The Art of Equine Veterinary Practice

There is a meshing of art and science in the practice of veterinary medicine.

While we might want stall rest for a horse with a wound, if he paces in a stall, but stands quietly in a paddock with friends, can we adjust our plan? iStock/Tatamanidzanov

Through the years of veterinary school, the hours of licensing examinations and the years of continuing education, we repeatedly are working on—and perfecting the science of—our careers. We work hard to understand as much of the research and physiology behind each case as possible so we can put that horse on the path to recovery. Amidst this scientific background and training, there is a second side to veterinary medicine, a side that is often overlooked and can be difficult to understand: the art of equine practice.

Each case that we approach as veterinarians has a clinical science background that must be understood and incorporated in our treatment plan. This clinical science becomes complicated by a myriad of factors that must be considered to create a treatment plan that works. These factors can include housing situations for the horse, the financial constraints of the client or the ability of the client to follow the treatment plan. Each of these factors alters our ideal scientific plan for treating the horse and must be meshed together to create a truly functional plan. It is in this meshing that the art of practice takes over.

As young veterinarians, understanding and beginning to adapt to this art can be a challenge. Having just come from a strong science-based training, it is much easier for us to stick to what we know must be done by creating routines that are effective, if not always functional. We know how to suture a wound, how we want a bandage to sit, how often it should be changed and how the horse should be confined or exercised. What we must learn is how we can make alterations to that plan.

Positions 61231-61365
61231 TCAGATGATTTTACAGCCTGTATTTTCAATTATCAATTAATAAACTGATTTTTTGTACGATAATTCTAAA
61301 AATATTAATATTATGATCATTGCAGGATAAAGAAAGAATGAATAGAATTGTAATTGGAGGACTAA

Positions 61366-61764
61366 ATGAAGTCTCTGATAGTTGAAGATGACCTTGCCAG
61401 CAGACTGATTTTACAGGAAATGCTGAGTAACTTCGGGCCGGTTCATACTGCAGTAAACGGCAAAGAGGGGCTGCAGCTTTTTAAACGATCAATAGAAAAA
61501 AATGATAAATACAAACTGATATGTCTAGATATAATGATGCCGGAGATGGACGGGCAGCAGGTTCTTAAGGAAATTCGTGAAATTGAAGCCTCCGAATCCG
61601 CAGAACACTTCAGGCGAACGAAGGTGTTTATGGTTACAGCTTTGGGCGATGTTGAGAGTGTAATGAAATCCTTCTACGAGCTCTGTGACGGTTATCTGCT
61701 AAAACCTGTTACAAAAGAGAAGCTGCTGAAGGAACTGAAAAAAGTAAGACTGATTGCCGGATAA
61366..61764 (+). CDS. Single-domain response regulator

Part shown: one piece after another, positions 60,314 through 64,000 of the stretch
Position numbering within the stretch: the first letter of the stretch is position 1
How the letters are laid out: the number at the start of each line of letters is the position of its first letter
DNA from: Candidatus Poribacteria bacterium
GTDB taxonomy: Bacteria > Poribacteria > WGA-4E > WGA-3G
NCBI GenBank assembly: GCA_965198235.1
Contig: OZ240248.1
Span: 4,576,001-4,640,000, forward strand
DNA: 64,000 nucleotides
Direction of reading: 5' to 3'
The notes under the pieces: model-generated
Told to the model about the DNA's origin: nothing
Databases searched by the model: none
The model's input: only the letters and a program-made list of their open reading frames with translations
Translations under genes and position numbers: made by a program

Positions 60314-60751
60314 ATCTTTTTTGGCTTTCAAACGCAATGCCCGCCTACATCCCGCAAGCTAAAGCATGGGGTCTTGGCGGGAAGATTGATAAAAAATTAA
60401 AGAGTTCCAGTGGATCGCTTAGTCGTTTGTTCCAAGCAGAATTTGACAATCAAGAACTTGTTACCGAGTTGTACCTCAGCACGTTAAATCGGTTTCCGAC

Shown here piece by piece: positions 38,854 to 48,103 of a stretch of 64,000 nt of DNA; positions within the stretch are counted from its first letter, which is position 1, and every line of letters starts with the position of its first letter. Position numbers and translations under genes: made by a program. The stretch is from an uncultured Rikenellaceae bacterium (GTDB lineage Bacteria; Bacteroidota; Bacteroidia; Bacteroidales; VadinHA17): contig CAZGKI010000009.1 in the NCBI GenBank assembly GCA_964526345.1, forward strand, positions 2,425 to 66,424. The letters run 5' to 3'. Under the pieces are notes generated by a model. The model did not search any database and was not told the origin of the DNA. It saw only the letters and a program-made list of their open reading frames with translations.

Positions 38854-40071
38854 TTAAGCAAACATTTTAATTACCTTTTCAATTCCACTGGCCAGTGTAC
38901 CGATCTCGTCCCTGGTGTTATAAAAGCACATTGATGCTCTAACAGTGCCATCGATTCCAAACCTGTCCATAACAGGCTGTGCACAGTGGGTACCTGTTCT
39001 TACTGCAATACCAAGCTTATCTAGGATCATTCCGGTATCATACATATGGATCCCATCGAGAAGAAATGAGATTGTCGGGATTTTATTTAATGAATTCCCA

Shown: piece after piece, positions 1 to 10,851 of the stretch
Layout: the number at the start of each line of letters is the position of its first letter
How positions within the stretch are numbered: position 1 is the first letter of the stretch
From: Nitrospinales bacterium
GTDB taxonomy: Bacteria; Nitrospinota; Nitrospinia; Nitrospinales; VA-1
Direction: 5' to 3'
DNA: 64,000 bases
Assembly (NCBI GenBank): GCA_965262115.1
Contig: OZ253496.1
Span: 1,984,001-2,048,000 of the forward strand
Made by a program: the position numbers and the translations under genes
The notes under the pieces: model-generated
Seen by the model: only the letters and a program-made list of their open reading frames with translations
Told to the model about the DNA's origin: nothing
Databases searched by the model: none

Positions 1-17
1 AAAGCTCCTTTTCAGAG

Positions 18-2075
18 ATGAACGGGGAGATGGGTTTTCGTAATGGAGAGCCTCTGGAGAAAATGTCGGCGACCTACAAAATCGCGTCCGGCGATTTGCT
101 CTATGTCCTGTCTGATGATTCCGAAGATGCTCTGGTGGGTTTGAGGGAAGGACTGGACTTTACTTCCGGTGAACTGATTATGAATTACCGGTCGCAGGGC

When that horse with the wound paces in a stall but stands quietly in a paddock with friends, can we adjust our plan? Or when the horse needs antibiotics but the owners cannot get the medications into him, what do we do? Young practitioners must not only learn how those alterations will affect the course of healing but, more importantly, how those alterations can be used to achieve the goal.

Ultimately, the art of veterinary medicine is about achieving balance with all parties involved with a case—from the horse to the owners to even us, as the veterinarians. When we begin to understand and apply the creative side of our minds toward achieving that balance, it becomes easier to find a path through the murky waters of a case. This development of our individual art of practice will serve to create a more fluid and adaptable brand of medicine. As we continue to learn and grow on our paths through our early careers, it will become clearer that the “art” and the “science” of veterinary medicine are not the opposite concepts we once believed.

Zach Loppnow, DVM, is an associate veterinarian at Anoka Equine Veterinary Services in Elk River, Minnesota. He is a recent graduate of the University of Minnesota and a former National VBMA executive vice president. 

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